The Brahmanas belong to the period 900–700 bce, when the gathering of the sacred hymns into Samhitas (“collections”) had acquired a position of sanctity. They present a digest of accumulated teachings, illustrated by myth and legend, on various matters of ritual and on hidden meanings of the sacred texts. Their principal concern is with the sacrifice, and they are the oldest extant sources for the history of Indian ritual. Appended to the Brahmanas are chapters written in similar language and style, but with a more philosophical content, which specifically instruct that the matter of these chapters should be taught only in the forest, away from the village. These later works, called Aranyakas, served as a link between the Brahmanas and the Upanishads, the speculative philosophical texts that constitute the latest genre of Vedic literature.

Of the Brahmanas handed down by the followers of the Rigveda, two have been preserved, the Aitareya Brahmana and the Kaushitaki (or Shankhayana) Brahmana. Discussed in these two works are “the going of the cows” (gavamayana), the 12 days’ rites (dvadashaha), the daily morning and evening sacrifices (agnihotra), the setting up of the sacrificial fire (agnyadhana), the new- and full-moon rites, the four months’ rites, and the rites for the installation of kings.

Properly speaking, the Brahmanas of the Samaveda are the Panchavimsha (25 books), Shadvimsha (26th), and the Jaiminiya (or Talavakara) Brahmana. They show almost complete accordance in their exposition of the “going of the cows” ceremony, the various soma ceremonies, and the different rites lasting from one to 12 days. Also described are the atonements required when mistakes or evil portents have occurred during sacrifices.

The Brahmanas of the Yajurveda were at first inserted at various points in the texts alongside the material on which they commented. This was at variance with the practice followed by the teachers of the Rigveda and the Samaveda, who probably did not wish to upset the arrangement of such a sacred collection and who gathered the expository lectures together as the various Brahmanas. The Yajurveda fell into two separate groups, the later Shukla (White) Yajurveda, which separated out the Brahmanas, and the Krishna (Black) Yajurveda, whose Samhitas contain much Brahmanic material. Shatapatha Brahmana (or 100 “paths”), consisting of 100 lessons, belongs to the Shukla Yajurveda. Ranking next to the Rigveda in importance, this Brahmana survives in two slightly differing versions, the Kanva and the Madhyamdina. Elements more closely connected with domestic ritual are introduced here.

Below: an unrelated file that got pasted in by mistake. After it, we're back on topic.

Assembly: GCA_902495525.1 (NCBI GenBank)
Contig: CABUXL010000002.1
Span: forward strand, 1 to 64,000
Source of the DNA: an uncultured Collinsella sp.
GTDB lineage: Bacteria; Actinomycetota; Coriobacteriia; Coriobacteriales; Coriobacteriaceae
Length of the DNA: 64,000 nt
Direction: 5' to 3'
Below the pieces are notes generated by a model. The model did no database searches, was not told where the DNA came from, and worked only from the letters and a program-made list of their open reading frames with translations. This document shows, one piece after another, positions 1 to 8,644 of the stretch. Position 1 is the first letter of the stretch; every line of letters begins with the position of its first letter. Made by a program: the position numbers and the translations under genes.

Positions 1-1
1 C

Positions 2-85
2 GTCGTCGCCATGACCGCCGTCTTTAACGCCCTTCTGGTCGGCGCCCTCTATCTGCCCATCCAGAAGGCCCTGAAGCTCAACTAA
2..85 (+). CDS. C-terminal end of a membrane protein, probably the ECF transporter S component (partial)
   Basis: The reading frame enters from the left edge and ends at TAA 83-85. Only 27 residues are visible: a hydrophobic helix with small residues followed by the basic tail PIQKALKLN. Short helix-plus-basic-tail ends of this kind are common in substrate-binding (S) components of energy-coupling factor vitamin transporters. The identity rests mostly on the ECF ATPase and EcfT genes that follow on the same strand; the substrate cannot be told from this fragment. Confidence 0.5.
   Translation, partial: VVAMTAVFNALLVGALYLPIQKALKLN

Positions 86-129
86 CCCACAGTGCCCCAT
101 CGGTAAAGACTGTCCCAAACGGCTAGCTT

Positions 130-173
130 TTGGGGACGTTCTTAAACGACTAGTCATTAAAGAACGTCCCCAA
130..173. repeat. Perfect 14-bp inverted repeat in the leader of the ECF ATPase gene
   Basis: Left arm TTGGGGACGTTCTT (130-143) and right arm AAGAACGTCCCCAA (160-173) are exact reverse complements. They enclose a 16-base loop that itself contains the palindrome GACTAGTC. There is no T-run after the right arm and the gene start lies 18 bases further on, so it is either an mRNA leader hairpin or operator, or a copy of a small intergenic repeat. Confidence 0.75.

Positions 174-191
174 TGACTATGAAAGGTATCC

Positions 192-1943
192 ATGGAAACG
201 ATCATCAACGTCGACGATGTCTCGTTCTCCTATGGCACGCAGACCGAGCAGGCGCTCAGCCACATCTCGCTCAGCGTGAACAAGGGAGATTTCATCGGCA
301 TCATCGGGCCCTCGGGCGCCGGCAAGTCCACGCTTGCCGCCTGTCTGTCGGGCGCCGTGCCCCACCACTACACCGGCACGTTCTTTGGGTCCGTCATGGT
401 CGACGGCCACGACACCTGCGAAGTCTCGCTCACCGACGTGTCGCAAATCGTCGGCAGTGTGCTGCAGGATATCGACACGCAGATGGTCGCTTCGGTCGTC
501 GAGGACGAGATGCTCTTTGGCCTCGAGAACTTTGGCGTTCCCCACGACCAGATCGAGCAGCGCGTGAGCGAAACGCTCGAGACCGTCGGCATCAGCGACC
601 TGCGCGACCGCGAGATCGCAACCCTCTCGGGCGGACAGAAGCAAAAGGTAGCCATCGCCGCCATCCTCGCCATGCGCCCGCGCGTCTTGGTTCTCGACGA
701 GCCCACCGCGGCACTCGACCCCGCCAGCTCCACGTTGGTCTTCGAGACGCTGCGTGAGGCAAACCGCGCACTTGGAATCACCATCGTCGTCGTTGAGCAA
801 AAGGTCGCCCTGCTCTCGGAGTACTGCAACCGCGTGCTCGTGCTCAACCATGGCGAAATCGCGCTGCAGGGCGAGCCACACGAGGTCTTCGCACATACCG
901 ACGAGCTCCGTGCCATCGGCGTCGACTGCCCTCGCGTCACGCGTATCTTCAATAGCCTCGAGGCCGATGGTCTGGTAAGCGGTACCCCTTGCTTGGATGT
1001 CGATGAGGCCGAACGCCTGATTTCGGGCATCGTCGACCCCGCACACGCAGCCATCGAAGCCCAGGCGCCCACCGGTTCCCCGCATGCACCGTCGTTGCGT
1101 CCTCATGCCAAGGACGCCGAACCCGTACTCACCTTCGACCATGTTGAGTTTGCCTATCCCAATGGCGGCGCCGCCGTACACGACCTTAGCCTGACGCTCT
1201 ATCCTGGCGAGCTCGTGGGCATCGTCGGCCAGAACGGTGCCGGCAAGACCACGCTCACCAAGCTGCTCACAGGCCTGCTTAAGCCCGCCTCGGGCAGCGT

Finally, to the Atharvaveda belongs the comparatively late Gopatha Brahmana. Relating only secondarily to the Samhitas and Brahmanas, it is in part concerned with the role played by the brahman (“pray-er”) priest who supervised the sacrifice.


Bhāgavata-Purāṇa, (Sanskrit: “Ancient Stories of the Lord”), the most celebrated text of a variety of Hindu sacred literature in Sanskrit that is known as the Purāṇas, and the specific text that is held sacred by the Bhāgavata sect. Scholars are in general agreement that the Bhāgavata-Purāṇa was probably composed about the 10th century, somewhere in the Tamil country of South India; its expression of bhakti (religious devotion) is akin in its emotional fervour to that of the South Indian devotional poets, the Āḻvārs. The Purāṇa is made up of some 18,000 stanzas divided into 12 books; but it is book 10, which deals with Krishna’s childhood and his years spent among the cowherds of Vṛndāvana, that accounts for its immense popularity with Vaiṣṇavas throughout India. The attempts on Krishna’s life made by his wicked uncle Kaṃsa, the childhood pranks he played on his foster mother Yaśodā, his love for the gopīs (the wives and daughters of the cowherds) and their passionate abandonment to him are treated with endearing charm and grace, even while transfused with deep religious significance. The Bhāgavata-Purāṇa, in translation and in inspiration, has resulted in an enormous body of related vernacular literature. Its scenes have been carved in stone on temple walls and have been illustrated in beautiful miniatures by Rajasthani and Pahari painters of the 17th and 18th centuries.